In the present controversy over Australia’s interception and forcible return policy, many facts are forgotten among the facile assertions of lawfulness and legitimacy.
We know, for example, that a significant majority of those reaching Australian waters by boat in the past had good reason to seek international protection – they were found to be at risk of persecution. We know, too, that all is not well in many a country of origin, and we can reasonably infer that refugees with a well-founded fear were among those just handed back by the Australian navy.
And then there’s torture, the crime in international law which any State may prosecute, no matter the place or the offender. Torture’s related offences – aiding and abetting, complicity, the joint criminal enterprise – are all of them broad enough to capture the captain, the commodore, the rear-admiral, the civil servant, even the highest minister, as General Pinochet had occasion to learn. Could there be criminal liability on this occasion?
We need the facts … now
Transparency and accountability are the hallmarks of a democratic society working within the rule of law; secrecy and denial, those of an authoritarian one, unconcerned with rule or principle.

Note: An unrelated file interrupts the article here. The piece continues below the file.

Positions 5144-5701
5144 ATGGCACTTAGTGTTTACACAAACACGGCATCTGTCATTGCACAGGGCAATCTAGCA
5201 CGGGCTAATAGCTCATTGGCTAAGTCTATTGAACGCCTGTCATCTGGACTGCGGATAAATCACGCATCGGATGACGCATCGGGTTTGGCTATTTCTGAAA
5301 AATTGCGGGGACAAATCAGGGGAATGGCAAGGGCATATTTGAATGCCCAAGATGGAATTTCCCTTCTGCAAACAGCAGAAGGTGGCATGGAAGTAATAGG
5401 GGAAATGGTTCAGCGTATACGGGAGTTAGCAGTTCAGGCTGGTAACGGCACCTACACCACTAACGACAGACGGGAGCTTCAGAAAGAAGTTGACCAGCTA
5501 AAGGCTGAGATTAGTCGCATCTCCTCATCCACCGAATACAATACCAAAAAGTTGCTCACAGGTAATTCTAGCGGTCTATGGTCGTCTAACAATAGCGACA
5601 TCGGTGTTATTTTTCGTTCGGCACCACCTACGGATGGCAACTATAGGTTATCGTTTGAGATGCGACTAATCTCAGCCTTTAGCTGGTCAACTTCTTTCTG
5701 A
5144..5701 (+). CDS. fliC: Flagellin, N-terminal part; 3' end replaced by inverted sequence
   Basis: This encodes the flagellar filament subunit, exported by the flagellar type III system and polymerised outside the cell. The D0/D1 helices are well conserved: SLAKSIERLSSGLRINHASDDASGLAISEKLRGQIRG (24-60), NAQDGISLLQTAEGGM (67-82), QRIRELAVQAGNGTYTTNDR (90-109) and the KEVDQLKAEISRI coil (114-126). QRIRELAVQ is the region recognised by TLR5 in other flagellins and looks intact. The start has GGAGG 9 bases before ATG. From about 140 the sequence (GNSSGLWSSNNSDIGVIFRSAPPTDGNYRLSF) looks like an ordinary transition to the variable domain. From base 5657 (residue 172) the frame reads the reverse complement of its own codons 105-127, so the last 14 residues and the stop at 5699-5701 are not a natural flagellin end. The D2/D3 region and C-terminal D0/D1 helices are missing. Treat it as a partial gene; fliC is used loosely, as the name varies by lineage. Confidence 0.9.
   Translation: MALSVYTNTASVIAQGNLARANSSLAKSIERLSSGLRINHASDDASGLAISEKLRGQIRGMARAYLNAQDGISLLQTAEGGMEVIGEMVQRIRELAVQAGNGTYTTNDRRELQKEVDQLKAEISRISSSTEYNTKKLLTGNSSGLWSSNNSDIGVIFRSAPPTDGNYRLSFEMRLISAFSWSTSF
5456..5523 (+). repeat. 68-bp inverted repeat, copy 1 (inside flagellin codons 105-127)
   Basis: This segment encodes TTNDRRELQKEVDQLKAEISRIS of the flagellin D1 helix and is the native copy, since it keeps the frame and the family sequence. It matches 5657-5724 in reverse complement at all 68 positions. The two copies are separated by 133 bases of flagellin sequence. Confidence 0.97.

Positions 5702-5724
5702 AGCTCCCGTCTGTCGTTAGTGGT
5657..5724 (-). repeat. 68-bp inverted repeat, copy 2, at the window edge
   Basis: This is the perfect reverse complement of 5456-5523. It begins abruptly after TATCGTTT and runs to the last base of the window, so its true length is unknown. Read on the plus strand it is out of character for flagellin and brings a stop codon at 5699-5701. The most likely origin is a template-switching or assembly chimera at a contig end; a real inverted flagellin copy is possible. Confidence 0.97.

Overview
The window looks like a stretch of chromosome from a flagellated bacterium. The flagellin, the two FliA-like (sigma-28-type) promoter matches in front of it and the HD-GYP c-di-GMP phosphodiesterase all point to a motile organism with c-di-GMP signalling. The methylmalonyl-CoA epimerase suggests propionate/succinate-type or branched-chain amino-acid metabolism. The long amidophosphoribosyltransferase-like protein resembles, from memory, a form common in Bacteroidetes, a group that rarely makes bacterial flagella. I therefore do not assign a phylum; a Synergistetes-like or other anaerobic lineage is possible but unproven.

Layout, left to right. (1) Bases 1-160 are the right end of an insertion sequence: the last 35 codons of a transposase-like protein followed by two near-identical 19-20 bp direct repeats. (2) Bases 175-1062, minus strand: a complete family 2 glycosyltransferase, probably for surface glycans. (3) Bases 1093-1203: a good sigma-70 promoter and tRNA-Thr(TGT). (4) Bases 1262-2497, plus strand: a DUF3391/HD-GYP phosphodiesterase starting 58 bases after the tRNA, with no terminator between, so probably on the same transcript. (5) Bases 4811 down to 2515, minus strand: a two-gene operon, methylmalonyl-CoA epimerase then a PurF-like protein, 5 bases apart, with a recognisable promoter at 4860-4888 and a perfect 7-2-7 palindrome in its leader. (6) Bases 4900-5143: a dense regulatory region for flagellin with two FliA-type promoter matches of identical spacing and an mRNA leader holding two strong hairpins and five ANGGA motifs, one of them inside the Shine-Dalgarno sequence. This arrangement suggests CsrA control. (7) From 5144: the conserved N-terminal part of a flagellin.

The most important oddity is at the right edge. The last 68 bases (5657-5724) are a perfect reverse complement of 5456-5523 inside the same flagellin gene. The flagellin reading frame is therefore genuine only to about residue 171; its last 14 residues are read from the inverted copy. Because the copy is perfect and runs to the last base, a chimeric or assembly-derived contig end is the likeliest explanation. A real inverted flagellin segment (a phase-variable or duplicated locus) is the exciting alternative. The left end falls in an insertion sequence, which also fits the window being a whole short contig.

What does go on at sea, within the jurisdiction and control of the Australian State?
Ironically, the present Government’s policy of secrecy and denial disables it from effectively countering claims that it has violated international law. Not letting daylight in merely reinforces suspicions, and to hear immigration minister Scott Morrison whinge about ‘shrill and hysterical’ criticism is a bit like listening to the knee-jerk and insubstantial protestations of the criminal or abuser of others (and we’ve heard a lot of that recently).
Behind these authoritarian measures and the un-, even anti-democratic practices, will be the age-old drivers of racism and xenophobia. These are not unique to Australia, of course. They contributed to the US denial of due process to Haitians in the 1980s, to the UK Labour Government’s propaganda on so-called ‘asylum abuse’ in the 2000s, to the Tory/UKIP discourse on migrants and ‘benefits’ today, and to Italy’s dressing up of interception and forcible return to Libya as just an exercise in saving life at sea. In the first and last of these cases, it was courts which exposed the excuses of officials and the pretensions of government to the bright light of the rule of law; not surprisingly, governments concerned only with political ends will often try to keep the courts at bay.
At the political level, every State and every community has to confront racism and xenophobia. Statesmanlike qualities are needed to deal with them on a principled basis, but today’s politicians (and their media bed-fellows) seemingly lack that ability, preferring instead to conjure fear and apprehension for the sake of short-term electoral ends or another sale-generating headline.
Not a flood
We know from experience in Australia and elsewhere that the numbers of those seeking refuge today are manageable, no matter the percentage of refugees, or of those believing themselves to be refugees, or of those simply trying to better their lives or join their family.